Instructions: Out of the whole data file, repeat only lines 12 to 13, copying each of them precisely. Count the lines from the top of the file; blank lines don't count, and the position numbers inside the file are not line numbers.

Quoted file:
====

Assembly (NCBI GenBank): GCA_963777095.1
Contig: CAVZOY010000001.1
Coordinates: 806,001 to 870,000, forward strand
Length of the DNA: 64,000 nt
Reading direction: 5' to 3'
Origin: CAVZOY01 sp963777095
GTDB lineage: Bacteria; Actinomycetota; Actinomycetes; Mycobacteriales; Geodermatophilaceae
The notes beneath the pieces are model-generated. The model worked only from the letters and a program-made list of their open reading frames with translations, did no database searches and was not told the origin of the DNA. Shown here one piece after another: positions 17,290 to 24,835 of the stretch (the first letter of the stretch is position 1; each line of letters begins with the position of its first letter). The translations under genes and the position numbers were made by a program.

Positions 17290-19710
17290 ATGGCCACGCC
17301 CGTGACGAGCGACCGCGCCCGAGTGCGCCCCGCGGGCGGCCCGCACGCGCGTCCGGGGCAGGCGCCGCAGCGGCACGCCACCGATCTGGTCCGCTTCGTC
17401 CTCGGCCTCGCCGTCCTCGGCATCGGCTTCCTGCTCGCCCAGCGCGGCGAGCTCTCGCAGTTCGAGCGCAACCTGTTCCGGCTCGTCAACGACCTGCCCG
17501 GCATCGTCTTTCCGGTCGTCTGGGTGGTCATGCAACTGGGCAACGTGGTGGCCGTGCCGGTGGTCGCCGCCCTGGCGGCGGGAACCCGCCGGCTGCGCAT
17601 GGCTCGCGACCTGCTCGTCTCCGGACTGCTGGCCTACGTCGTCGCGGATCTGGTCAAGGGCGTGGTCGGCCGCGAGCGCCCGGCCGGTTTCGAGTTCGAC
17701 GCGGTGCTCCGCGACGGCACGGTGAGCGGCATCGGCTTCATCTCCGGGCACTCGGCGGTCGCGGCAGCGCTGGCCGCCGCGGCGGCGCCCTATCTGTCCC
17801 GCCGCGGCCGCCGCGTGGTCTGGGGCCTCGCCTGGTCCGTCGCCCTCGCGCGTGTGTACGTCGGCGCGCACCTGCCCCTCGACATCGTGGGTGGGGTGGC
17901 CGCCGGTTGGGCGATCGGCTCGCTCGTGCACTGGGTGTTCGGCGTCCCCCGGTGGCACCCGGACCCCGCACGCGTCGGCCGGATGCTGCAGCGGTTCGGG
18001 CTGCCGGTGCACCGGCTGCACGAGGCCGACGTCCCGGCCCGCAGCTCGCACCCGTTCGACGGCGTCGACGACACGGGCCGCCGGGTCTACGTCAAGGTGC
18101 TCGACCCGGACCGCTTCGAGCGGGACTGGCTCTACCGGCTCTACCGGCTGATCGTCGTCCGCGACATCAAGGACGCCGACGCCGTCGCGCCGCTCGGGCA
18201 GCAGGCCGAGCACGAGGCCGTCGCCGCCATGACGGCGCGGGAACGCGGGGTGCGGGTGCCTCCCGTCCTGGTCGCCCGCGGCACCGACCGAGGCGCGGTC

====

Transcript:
17401 CTCGGCCTCGCCGTCCTCGGCATCGGCTTCCTGCTCGCCCAGCGCGGCGAGCTCTCGCAGTTCGAGCGCAACCTGTTCCGGCTCGTCAACGACCTGCCCG
17501 GCATCGTCTTTCCGGTCGTCTGGGTGGTCATGCAACTGGGCAACGTGGTGGCCGTGCCGGTGGTCGCCGCCCTGGCGGCGGGAACCCGCCGGCTGCGCAT